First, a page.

• ChallengeYou are an ID in the Learning department of the Food Service ManagementInstitute. Senior program managers have asked you and your team to developan e-learning course that will teach food service workers in schools across theU.S. how to serve meals that meet federal guidelines and are thereforeclassified as “reimbursable.”These food service workers work on the tray lines in schools and they mustensure that when a student leaves the line to sit down in the cafeteria andeat, they have been offered the proper items for their meal trays.Note: it is critical that the food service workers communicate properly andselect reimbursable meals. Millions of dollars are at stake.
    • Types of Learning Design Information and Awareness Skill Building and Application Performance and Behavior Change
    • Types of Learning Design • • • •
    • Click on the Railway ExitCrossing to learnmore about whatto DO and whatnot to DO Menu Railway Crossings Pre-Test What to DO What Not to DO Summary Post-Test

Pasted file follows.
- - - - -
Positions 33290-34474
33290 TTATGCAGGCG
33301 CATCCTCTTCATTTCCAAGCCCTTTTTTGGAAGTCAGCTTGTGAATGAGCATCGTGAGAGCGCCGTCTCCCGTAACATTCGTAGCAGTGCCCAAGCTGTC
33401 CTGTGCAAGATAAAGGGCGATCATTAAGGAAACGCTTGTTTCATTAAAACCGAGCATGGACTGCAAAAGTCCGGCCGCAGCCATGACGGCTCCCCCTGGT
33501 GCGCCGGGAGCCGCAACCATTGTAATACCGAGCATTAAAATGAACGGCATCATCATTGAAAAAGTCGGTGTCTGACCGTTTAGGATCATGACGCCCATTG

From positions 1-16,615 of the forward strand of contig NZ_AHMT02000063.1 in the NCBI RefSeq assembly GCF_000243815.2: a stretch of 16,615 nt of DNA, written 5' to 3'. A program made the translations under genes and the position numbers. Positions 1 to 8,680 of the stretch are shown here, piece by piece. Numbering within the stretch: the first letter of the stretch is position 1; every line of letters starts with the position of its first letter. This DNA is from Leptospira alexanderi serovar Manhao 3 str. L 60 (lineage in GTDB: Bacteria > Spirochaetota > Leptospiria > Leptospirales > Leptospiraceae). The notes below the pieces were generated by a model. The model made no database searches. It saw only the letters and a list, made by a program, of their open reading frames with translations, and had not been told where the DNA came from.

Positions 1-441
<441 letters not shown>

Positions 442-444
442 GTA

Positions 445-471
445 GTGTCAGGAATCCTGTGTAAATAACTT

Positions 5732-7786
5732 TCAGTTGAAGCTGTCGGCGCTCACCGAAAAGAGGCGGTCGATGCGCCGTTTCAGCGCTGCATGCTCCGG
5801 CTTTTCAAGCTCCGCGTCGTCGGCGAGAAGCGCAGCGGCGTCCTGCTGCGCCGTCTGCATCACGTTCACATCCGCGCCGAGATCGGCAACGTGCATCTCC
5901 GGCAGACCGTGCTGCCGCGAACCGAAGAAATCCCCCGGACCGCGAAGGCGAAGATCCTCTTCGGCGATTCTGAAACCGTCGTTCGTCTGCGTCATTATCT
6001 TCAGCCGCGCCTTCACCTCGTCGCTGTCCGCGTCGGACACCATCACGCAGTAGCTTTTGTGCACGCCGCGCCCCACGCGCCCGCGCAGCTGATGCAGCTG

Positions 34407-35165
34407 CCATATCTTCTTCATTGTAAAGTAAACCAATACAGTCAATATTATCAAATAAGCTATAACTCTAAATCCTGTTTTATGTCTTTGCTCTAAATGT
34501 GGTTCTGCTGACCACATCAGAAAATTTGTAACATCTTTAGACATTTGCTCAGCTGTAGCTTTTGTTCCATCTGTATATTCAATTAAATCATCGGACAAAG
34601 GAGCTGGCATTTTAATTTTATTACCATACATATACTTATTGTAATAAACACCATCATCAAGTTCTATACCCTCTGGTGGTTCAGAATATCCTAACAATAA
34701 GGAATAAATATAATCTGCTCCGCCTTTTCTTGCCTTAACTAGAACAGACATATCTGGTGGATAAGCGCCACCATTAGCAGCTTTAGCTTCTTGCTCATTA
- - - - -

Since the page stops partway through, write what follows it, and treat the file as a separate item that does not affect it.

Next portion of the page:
• Exit Yield Crossing This type of crossing does not have any type of No Light traffic control device. You must stop at these No Arm crossings and follow proper procedures. Passive Menu crossings require you to recognize the crossing, search for any train using the tracks and decide ifRailway Crossings there is sufficient clear space to cross safely. Pre-Test What to DO What Not to DO •Slow down •Proceed directly through crossing What to DO •Look left •Get out of your truck to look for a What Not to DO •Look right train •Roll down your window to listen •Keep your windows rolled up Summary for train sounds •Proceed through crossing with caution Post-Test Page 8 of 40 Next
    • Knowledge CheckWhen approaching a rail crossing, which is NOTone of the six steps in safe rail crossings?a. Slow downb. Roll down windowsc. Look both waysd. Obey controls and signagee. Turn on headlights
    • Knowledge CheckDrag each sign to its meaning. Crossing to Rail crossing left Stop at track Tracks ahead
    • Drag each sign to its meaning. Crossing to Rail crossing left Stop at track Tracks ahead
    • Types of Learning Design Skill Building and Application Performance and Behavior Change • Action-based • ROI - Performance • Task Simulation and Practice • Organizational Goal Alignment
    • Budget Allocation — Multiple Projects Information and Awareness
    • Budget Allocation — Multiple Projects Information and Awareness Skill Building and Application Performance and Behavior Change